Fort Hood Army MSG Alva ‘Joe’ Gwinn Led Police on High Speed Car Chase After Welfare Check Initiated; Died by Suicide During the Incident (October 12, 2017)

Master Sergeant Alva Joe Gwinn

MSG Alva ‘Joe’ Gwinn, U.S. Army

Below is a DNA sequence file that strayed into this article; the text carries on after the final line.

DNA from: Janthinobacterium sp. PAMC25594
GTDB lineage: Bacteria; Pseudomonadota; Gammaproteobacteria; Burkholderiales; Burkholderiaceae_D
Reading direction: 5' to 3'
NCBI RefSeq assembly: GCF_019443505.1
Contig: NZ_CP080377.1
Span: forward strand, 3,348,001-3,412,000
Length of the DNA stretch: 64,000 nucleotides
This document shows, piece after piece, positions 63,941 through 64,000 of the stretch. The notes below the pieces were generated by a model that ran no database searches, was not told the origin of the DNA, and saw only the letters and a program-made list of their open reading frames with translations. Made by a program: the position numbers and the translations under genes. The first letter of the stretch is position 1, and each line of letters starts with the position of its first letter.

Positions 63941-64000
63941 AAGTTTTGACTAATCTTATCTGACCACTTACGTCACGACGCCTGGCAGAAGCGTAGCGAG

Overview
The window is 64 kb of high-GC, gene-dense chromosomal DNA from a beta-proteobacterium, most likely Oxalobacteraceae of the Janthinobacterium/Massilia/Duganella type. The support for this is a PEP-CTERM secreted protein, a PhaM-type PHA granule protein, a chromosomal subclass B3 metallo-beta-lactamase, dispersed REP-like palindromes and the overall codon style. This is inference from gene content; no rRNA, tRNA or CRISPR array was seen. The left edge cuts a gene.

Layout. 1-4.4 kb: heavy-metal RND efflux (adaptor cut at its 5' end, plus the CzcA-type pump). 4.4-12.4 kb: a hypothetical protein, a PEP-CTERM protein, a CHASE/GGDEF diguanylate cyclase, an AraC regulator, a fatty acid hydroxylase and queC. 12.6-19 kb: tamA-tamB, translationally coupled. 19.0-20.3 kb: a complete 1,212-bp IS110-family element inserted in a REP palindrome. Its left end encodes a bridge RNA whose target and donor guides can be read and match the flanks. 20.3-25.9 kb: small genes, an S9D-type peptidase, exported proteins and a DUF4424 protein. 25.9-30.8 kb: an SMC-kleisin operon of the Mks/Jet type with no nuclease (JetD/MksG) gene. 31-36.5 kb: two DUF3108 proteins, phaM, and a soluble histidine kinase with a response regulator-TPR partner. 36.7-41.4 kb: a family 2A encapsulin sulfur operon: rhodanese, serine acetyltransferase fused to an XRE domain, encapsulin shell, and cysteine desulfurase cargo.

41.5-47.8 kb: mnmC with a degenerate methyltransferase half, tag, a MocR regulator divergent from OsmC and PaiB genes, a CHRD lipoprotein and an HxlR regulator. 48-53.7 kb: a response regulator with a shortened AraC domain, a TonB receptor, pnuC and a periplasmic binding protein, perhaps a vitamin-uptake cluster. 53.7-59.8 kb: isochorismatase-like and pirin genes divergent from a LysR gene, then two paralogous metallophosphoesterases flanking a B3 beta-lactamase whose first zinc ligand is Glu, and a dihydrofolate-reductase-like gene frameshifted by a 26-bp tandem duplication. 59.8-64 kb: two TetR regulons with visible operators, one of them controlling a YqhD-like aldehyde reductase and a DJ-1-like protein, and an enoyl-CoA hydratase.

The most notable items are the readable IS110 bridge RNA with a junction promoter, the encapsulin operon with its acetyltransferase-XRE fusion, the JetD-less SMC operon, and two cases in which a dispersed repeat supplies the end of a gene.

Fort Hood Army Master Sergeant Alva ‘Joe’ Gwinn, 39, died of an apparent self-inflicted gunshot wound on October 12, 2017 near the Williamson-Bell County line in Texas. Although the exact set of circumstances that led to MSG Gwinn taking his own life are unknown, the media reported that MSG Gwinn took his own life during an exchange of gunfire after leading the Killeen Police Department (KPD) on a high speed car chase. Prior to the incident, a concerned family member contacted the Fort Hood chain of command to report that Joe was experiencing a mental health breakdown and may be suicidal. The command contacted the military police who then asked the Killeen Police Department to do a ‘welfare check’ on MSG Gwinn. According to the KPD, MSG Gwinn was located in his car but took off when approached; they said MSG Gwinn then led police on a high speed car chase. According to reports, Alva fled on foot after pulling over, there was an exchange of gunfire with the KPD, and MSG Gwinn ended his life with a self-inflicted gunshot wound to the head. An officer involved shooting investigation was launched because gunfire was exchanged. Joe left behind two sons from a previous marriage and a wife and family who loved him very much. He is missed dearly.